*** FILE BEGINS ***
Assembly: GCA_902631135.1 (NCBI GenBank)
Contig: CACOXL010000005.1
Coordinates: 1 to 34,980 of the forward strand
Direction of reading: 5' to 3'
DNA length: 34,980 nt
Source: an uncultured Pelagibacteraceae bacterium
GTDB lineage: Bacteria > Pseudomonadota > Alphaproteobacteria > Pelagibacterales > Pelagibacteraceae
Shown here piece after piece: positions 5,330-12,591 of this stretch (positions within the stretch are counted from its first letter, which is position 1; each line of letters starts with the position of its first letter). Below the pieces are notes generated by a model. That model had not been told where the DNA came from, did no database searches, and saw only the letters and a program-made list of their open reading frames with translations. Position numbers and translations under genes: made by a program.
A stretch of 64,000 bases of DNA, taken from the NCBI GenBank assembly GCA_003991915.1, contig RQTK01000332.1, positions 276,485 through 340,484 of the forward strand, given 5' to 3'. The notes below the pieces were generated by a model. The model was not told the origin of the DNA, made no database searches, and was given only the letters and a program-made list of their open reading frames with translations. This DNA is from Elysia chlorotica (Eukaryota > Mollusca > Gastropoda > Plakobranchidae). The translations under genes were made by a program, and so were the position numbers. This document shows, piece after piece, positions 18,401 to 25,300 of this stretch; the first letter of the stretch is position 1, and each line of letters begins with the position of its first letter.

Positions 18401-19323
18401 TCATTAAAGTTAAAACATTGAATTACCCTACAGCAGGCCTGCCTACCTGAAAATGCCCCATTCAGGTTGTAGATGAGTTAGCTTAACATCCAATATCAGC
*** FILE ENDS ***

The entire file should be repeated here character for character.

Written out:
Assembly: GCA_902631135.1 (NCBI GenBank)
Contig: CACOXL010000005.1
Coordinates: 1 to 34,980 of the forward strand
Direction of reading: 5' to 3'
DNA length: 34,980 nt
Source: an uncultured Pelagibacteraceae bacterium
GTDB lineage: Bacteria > Pseudomonadota > Alphaproteobacteria > Pelagibacterales > Pelagibacteraceae
Shown here piece after piece: positions 5,330-12,591 of this stretch (positions within the stretch are counted from its first letter, which is position 1; each line of letters starts with the position of its first letter). Below the pieces are notes generated by a model. That model had not been told where the DNA came from, did no database searches, and saw only the letters and a program-made list of their open reading frames with translations. Position numbers and translations under genes: made by a program.
A stretch of 64,000 bases of DNA, taken from the NCBI GenBank assembly GCA_003991915.1, contig RQTK01000332.1, positions 276,485 through 340,484 of the forward strand, given 5' to 3'. The notes below the pieces were generated by a model. The model was not told the origin of the DNA, made no database searches, and was given only the letters and a program-made list of their open reading frames with translations. This DNA is from Elysia chlorotica (Eukaryota > Mollusca > Gastropoda > Plakobranchidae). The translations under genes were made by a program, and so were the position numbers. This document shows, piece after piece, positions 18,401 to 25,300 of this stretch; the first letter of the stretch is position 1, and each line of letters begins with the position of its first letter.

Positions 18401-19323
18401 TCATTAAAGTTAAAACATTGAATTACCCTACAGCAGGCCTGCCTACCTGAAAATGCCCCATTCAGGTTGTAGATGAGTTAGCTTAACATCCAATATCAGC